The Witches of Cambridge: A Novel <— This new release (going live tomorrow!!) and has been described to me as a “…delightful tale of magical realism, this is the perfect cozy winter read.”
Yep! It sure does sound like sweet (yet heartache-y) romance potential involving modern witches (a group of friends – professors – that gather together at a witch convention). There’s one that can feel the emotions of those around her, one with a strong case of unrequited love (ohhh I love the sound of that!!) and her sister that conjures up a cupcake of love (yep… casts a spell on it) and gives it to her sister’s crush… and oooops. LOVE TRIANGLE ALERT! *gasp*!!
As romance and longing swirl through every picturesque side street, the witches of Cambridge find their lives unexpectedly upended and changed in ways sometimes extraordinary, sometimes heartbreaking, but always enchanting.
Sounds fun and angsty, and the author has sent over a little personal insight into her writing of “magical realism”.
I’ve always loved fairy tales. I’ve always loved stories, but those with a sprinkling of magic have always been my favourite. I suppose because, for me, life gives us quite enough reality, enough pain and disappointment, enough unfulfilled dreams, to be getting on with, thank you very much. So, since I get enough of this in real life I’m a little reluctant to fill my fantasy life with more of the same. Which is not to say that I only want light and fluffy stories, for all good stories contain some darkness, but I want redemption at the end, I want transformation and uplift, I want hope and happiness. And, with all that, I want faith; faith that there might be a magical edge to the seeming mundane, faith that there is a benevolent force working for the good, faith that miracles do happen. And magical stories give me that.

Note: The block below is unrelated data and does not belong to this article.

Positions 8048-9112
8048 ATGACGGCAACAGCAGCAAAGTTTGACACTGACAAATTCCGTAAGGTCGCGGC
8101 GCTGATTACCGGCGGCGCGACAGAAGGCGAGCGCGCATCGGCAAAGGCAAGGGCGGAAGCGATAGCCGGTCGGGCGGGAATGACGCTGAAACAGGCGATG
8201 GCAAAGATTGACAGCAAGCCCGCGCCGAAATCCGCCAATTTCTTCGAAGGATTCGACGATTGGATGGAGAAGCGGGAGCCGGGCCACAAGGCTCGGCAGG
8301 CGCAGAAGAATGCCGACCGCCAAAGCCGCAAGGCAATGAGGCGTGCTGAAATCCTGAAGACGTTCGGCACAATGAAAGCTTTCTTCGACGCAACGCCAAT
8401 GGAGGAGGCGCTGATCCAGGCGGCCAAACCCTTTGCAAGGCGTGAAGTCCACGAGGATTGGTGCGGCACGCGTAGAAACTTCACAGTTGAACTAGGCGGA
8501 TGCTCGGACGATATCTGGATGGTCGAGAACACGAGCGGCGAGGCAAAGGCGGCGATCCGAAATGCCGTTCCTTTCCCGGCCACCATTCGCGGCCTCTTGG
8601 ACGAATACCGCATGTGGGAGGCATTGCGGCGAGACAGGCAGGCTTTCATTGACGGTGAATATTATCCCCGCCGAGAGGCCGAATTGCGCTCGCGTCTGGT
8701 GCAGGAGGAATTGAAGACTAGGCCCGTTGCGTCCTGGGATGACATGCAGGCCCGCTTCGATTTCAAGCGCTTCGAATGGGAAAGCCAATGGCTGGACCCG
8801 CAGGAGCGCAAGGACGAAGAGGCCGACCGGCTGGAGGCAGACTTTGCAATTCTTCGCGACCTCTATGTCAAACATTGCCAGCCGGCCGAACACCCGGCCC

This is also why I’ll only ever write happy endings. There is more than enough sadness in the world for us to need it in literature too. I don’t mind a bit of sorrow in the beginning, a bit in the middle too, but if you give me too much sorrow in the ending then I’m afraid I’m liable to throw your book across the room upon closing its pages. And I’m only slightly exaggerating. Last week I read a book that gave me sorrow beginning, middle and end and I felt cheated. This I get from watching the news. This is real life. What’s the point of the same in fiction? If I’ve been on a journey, if I’ve fallen in love with these characters I want, no I need, to know that there is some happiness that comes to them in the end, that they are rewarded and relieved after all their struggles and misfortunes. Otherwise, instead of reading the novel (albeit one that might be beautifully written) I may as well just have opened a newspaper. I read stories in order to experience a new perspective, to open a new window, a new way of seeing things. I want to not only be enthralled but enchanted too. That is why I read and that is why I write. Not for escapism but, hopefully, in its best and most beautiful moments, for enlightenment.
Menna van Praag was born in Cambridge, England, and studied modern history at Oxford University. Her first novella,Men, Money, and Chocolate—an autobiographical tale about a waitress who aspires to be a writer—has been translated into twenty-six languages. Her first work of fiction, The House at the End of Hope Street, was inspired by an idea van Praag had to set up a house for female artists to give them a year to fulfill their artistic ambitions. You can learn more about Menna on her website at www.mennavanpraag.com.